‘I started crying in the airplane’: Notre Dame student denied entry to U.S. amid tensions with Iran
Kelli Smith | Friday, January 31, 2020
When Hamid Mohabbat’s plane touched down in Chicago on Jan. 10, he could hardly contain his excitement.
It was his first time in America and he was one step closer to Notre Dame, where’d he accepted a fully-funded offer to study civil engineering through a combined master’s and Ph.D. program. A 22-year-old from Iran, Mohabbat dreamed of earning a doctorate at Notre Dame and becoming a professor in his home country.
But upon exiting the plane in the U.S., Mohabbat’s plans changed dramatically.
“I was shocked,” Mohabbat said.
On Jan. 10, Mohabbat was detained at Chicago O’Hare International Airport and placed in a detention cell for 19 hours. He was interviewed — interrogated, as he put it — about America’s relationship with Iran and the downing of a Ukrainian flight, which the Iranian military had taken responsibility for earlier that day.
Despite being placed in an isolated room, Mohabbat didn’t think anything was wrong. He offered the U.S. Customs and Border Protection (CBP) officer his CV and research plan. He says he was honest and direct. Some time later, the officer came back.
Mohabbat was given a foam mattress and thin blanket on which to sleep and was instructed not to communicate with anyone.
The next morning, he was sent back to Iran.
“I was asked to get out and make ready to leave,” Mohabbat said. “I was given no reason.”
A national occurrence
Mohabbat’s experience is representative of a national trend occurring amid America’s heightened tensions with Iran. The New York Times reported at least 16 Iranian students have been turned away at U.S. airports since August. Mohabbat is one of such cases.
Notre Dame has been in contact with Mohabbat since he was denied entry to the United States, said Paul Browne, the University’s vice president for public affairs and communications.
“The University has also been in discussions with the State Department and is engaging the Department of Homeland Security (DHS) to determine whether anything can be done to remedy the situation,” Browne said in an email.
Notre Dame has also been in contact with Jackie Walorski, a Republican who represents Indiana’s 2nd district in Congress.
Jack Morrissey, Walorski’s communications director, confirmed the office is aware of the situation.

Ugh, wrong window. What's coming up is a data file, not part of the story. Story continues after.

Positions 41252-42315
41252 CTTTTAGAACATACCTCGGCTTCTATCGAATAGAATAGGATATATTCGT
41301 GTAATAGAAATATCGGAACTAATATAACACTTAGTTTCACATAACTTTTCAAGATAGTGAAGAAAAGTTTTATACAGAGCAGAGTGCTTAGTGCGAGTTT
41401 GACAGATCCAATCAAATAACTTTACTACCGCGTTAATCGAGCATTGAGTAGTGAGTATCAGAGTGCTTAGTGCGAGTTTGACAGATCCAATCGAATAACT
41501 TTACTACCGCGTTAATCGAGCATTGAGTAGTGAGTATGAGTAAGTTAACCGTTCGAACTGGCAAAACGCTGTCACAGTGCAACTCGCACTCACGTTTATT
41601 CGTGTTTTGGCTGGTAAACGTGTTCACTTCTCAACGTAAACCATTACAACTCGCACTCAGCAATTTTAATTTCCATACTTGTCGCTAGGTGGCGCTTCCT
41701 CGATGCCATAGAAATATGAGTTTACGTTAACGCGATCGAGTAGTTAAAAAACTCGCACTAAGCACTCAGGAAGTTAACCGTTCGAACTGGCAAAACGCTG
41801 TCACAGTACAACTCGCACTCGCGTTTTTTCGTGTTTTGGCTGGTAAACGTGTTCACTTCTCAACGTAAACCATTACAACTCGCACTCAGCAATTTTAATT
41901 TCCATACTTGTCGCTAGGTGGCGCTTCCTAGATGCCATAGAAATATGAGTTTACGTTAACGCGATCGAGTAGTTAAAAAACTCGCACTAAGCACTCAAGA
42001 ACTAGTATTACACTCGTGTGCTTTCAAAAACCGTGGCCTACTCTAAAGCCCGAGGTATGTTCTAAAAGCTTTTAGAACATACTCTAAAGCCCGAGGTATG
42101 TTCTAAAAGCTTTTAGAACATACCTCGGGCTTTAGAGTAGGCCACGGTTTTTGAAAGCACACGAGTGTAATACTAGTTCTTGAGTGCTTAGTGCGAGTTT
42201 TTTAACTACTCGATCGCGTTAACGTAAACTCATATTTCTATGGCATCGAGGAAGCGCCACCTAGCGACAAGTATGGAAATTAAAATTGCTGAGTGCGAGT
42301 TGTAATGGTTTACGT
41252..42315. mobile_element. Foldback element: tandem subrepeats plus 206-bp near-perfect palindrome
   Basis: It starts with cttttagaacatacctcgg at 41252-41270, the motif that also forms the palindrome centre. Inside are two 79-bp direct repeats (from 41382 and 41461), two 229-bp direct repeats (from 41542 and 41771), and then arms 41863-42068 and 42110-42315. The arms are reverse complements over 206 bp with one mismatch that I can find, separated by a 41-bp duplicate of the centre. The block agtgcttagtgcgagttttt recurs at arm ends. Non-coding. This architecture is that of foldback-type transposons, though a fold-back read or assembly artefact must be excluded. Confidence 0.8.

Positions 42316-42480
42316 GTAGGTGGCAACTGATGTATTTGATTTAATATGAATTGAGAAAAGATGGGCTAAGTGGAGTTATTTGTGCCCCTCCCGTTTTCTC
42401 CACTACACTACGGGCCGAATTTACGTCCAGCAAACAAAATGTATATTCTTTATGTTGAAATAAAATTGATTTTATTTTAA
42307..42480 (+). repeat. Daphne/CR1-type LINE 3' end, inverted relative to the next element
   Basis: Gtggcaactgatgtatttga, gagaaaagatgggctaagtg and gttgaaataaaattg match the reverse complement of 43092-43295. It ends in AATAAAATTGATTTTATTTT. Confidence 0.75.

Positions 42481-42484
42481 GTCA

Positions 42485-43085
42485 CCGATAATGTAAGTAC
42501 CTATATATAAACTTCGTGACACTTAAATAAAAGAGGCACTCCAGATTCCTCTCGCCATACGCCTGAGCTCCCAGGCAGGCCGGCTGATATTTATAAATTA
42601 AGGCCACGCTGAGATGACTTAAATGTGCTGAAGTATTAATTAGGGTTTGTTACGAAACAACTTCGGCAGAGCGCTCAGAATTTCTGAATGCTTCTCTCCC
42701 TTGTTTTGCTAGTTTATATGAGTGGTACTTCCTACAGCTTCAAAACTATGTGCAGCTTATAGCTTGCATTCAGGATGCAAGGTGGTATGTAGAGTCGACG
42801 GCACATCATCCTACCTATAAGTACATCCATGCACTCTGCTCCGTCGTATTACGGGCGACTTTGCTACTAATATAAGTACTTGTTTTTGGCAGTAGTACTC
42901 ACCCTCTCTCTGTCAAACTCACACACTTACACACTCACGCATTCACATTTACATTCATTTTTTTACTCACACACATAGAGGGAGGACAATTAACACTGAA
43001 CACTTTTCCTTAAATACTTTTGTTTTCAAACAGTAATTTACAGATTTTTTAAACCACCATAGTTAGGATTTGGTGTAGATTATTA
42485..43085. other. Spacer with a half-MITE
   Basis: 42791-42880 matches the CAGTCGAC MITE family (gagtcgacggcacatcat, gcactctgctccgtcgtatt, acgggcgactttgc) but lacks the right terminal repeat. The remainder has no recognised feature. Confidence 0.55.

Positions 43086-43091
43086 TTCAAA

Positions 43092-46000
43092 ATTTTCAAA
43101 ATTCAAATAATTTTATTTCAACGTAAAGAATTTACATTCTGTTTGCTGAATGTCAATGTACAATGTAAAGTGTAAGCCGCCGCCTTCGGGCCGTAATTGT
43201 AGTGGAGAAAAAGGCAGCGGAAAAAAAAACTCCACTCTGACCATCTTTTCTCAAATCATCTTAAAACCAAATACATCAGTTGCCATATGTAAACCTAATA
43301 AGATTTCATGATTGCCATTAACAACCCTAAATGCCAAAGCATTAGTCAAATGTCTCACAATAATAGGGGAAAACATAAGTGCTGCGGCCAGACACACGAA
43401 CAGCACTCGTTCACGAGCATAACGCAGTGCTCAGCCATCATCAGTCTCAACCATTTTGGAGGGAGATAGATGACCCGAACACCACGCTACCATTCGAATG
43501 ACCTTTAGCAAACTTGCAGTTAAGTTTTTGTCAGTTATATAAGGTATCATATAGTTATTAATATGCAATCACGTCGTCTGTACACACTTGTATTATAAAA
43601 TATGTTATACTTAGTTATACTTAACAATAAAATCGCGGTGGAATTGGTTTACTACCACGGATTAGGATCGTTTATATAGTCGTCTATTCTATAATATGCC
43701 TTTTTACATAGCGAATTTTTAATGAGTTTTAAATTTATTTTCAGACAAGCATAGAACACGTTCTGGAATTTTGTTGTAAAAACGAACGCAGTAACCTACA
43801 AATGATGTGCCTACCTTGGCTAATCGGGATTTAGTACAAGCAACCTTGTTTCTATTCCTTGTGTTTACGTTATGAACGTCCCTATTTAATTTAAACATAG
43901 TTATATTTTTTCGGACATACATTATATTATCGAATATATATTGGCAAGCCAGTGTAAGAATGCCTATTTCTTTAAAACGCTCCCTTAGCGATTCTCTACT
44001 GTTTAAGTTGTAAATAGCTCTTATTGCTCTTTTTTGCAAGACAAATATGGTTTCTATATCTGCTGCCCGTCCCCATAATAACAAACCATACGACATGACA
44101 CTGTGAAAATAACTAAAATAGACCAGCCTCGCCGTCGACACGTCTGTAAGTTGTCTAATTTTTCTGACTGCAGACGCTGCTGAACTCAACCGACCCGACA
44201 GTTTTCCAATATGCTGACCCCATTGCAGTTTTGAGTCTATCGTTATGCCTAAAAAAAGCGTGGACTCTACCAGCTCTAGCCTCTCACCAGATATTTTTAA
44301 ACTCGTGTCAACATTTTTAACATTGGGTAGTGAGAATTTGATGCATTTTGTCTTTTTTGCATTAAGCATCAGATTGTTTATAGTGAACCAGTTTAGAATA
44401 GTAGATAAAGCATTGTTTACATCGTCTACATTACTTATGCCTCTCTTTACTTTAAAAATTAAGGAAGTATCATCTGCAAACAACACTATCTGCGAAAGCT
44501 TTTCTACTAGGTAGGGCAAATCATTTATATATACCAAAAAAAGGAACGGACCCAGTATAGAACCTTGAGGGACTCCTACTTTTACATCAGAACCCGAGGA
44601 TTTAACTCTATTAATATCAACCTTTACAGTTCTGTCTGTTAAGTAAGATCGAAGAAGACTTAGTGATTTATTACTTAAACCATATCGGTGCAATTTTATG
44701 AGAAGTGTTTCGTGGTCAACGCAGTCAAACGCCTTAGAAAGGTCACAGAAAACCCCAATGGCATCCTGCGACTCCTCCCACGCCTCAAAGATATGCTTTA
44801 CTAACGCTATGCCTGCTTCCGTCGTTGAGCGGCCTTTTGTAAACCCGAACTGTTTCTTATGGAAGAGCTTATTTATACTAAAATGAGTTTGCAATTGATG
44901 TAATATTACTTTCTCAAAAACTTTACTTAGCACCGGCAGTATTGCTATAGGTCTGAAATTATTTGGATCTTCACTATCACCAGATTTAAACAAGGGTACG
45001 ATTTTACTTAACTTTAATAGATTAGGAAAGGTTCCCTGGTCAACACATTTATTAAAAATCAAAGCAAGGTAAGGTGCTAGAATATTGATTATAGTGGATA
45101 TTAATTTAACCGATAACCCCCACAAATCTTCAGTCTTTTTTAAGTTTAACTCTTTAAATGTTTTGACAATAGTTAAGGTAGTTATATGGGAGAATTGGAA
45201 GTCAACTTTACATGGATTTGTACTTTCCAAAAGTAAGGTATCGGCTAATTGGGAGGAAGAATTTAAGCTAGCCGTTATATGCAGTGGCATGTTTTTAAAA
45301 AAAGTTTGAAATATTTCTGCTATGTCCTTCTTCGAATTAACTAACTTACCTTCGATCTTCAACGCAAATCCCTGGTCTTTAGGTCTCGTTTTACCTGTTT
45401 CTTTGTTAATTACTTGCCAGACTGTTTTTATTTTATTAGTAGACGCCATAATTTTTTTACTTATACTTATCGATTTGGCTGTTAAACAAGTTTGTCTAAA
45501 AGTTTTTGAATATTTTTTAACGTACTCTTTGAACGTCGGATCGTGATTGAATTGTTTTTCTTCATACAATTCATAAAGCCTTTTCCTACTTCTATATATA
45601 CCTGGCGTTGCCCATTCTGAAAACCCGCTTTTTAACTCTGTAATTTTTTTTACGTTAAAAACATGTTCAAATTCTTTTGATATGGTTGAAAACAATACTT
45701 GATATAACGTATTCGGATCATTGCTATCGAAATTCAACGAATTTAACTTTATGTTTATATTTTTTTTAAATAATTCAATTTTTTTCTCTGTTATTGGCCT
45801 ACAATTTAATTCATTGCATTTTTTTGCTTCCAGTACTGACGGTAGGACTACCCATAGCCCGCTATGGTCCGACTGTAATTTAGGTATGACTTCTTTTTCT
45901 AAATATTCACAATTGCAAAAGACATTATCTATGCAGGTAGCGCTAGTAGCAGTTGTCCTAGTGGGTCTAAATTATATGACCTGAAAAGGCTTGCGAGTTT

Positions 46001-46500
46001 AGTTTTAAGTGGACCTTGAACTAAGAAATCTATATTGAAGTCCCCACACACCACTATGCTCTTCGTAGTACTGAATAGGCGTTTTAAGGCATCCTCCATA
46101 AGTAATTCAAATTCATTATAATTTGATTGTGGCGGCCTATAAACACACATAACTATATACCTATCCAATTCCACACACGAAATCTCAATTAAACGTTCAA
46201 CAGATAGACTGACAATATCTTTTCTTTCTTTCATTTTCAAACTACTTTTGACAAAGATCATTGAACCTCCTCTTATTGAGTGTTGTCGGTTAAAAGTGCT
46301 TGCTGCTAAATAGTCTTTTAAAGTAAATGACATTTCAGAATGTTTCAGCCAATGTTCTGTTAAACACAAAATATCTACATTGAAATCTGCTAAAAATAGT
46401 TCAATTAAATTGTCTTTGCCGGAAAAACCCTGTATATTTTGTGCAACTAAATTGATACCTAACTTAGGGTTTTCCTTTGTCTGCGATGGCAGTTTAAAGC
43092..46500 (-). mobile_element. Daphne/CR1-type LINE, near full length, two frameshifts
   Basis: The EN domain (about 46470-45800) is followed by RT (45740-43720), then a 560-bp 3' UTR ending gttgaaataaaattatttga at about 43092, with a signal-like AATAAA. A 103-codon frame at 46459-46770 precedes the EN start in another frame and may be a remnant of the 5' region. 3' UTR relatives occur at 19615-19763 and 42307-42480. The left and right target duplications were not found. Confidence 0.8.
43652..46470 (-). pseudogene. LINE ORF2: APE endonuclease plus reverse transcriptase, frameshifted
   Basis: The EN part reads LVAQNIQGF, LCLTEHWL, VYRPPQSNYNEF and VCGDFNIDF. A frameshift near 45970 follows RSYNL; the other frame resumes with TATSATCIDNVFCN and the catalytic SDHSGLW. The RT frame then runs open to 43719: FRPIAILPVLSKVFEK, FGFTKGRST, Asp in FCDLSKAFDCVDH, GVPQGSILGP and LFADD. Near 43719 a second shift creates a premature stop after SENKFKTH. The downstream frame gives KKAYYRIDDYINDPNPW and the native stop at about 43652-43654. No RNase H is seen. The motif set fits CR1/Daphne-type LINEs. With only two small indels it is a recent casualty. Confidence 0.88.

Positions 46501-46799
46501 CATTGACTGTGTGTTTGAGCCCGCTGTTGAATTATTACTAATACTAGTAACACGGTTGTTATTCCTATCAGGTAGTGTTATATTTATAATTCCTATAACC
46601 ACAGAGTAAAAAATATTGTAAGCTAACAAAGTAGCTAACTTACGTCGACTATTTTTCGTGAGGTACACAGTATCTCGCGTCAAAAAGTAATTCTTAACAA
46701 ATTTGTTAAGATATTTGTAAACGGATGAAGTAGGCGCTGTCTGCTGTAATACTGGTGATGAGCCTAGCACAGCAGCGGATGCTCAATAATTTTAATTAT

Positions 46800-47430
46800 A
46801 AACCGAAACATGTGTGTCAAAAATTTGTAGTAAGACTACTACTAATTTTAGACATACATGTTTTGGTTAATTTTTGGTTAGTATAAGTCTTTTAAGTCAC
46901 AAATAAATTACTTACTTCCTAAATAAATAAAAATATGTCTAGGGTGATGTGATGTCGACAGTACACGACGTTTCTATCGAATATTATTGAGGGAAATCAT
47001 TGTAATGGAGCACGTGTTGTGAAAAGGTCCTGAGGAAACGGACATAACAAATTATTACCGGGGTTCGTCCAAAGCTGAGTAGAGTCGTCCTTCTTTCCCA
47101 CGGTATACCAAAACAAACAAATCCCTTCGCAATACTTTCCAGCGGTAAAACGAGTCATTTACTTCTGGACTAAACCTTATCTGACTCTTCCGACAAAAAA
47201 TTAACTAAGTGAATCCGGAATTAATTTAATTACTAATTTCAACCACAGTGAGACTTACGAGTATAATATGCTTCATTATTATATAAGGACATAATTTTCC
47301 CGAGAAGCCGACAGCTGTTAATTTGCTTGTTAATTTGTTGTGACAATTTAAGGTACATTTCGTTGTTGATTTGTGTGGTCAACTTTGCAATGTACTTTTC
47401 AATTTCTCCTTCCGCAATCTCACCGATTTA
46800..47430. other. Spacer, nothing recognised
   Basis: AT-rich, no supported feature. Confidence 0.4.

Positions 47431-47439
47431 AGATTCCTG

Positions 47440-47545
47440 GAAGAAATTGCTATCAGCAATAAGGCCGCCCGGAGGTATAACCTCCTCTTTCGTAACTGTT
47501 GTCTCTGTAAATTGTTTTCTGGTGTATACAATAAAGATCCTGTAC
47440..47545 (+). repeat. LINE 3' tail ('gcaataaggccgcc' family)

When asked for comment, CBP public affairs officer Steve Bansbach said the DHS and CBP cannot discuss individual cases. But Bansbach did say that Mohabbat was not deported — deportations are performed by a different office, not the CBP.
“He was found inadmissible and he was put on a return flight,” Bansbach said. “It’s not a deportation.”
Notre Dame professor Diogo Bolster was planning to act as Mohabbat’s Ph.D. advisor. Bolster had arranged for one of his students to drive Mohabbat from the bus stop upon his arrival.
When both that student and Mohabbat’s mother reached out saying they hadn’t heard from him, Bolster realized something was wrong.
He called O’Hare and talked to a CBP officer. The officer confirmed Mohabbat was being sent home, which Bolster communicated to Mohabbat’s parents.
“I am really blessed to have him,” Mohabbat said about Bolster.
Despite the uncertainty of the situation, Bolster continues to communicate with Mohabbat. He said he is looking for as many solutions as he can find, and plans to continue mentoring Mohabbat while looking into Ph.D. opportunities in other countries.
“When I accepted him to become a Ph.D. student in my program, I consider that a certain commitment on my behalf and I believe I still owe him something,” Bolster said.
Mohabbat was incredibly excited about attending Notre Dame, Bolster added. He described him as smart, bright and motivated.
“In an absolutely ideal world, I would love to welcome him here,” Bolster said. “I don’t know if or how that’s going to happen.”
‘I keep doing the best I can’
On Jan. 11, after being held in a CBP cell for 19 hours, Mohabbat boarded a flight home. He worried about his parents, who hadn’t heard from him in 42 hours.
“I was afraid not about myself, but the main worry was them,” Mohabbat said.
The moment his plane reached Istanbul he texted his family. His mom’s response was instantaneous.
“I received this message from my mom that ‘We were worried sick, it is going to be alright, you did a great job and [don’t] be sorry about your efforts, we love you,’” Mohabbat said. “I started crying in the airplane.”
Mohabbat was confident his chances of becoming a professor would have increased exponentially had he completed an esteemed civil engineering program in America. He wanted to challenge himself for a better future, which is what led him to Notre Dame in the first place.
“The fact is that home was [w]hat gave me the courage to apply for foreign universities,” Mohabbat said.
Before accepting Notre Dame’s offer, Mohabbat was studying for his bachelor’s degree at the University of Tehran, a top-ranked institution in Iran and one of the most prestigious in the Middle East. He had a 3.84 GPA and was hoping to research a range of topics in America.
Mohabbat couldn’t comprehend why he was denied entry to the U.S. when the incident first occurred. Now, he says he understands the political force behind the denial.
“This is not what a student from any country with any nationality deserves,” Mohabbat said. “It is against everything the U.S. has always stood for: a beacon of hope in the time of darkness.”
Though Mohabbat is aware of attempts being made to remedy the situation, he is now enrolled in a master’s program in Iran. It was an offer he had previously denied in hopes of attending Notre Dame.
“For now, I am just trying to come up with plans and ideas about my future,” Mohabbat said. “I have confidence in my efforts and I keep doing the best I can, as I always have.”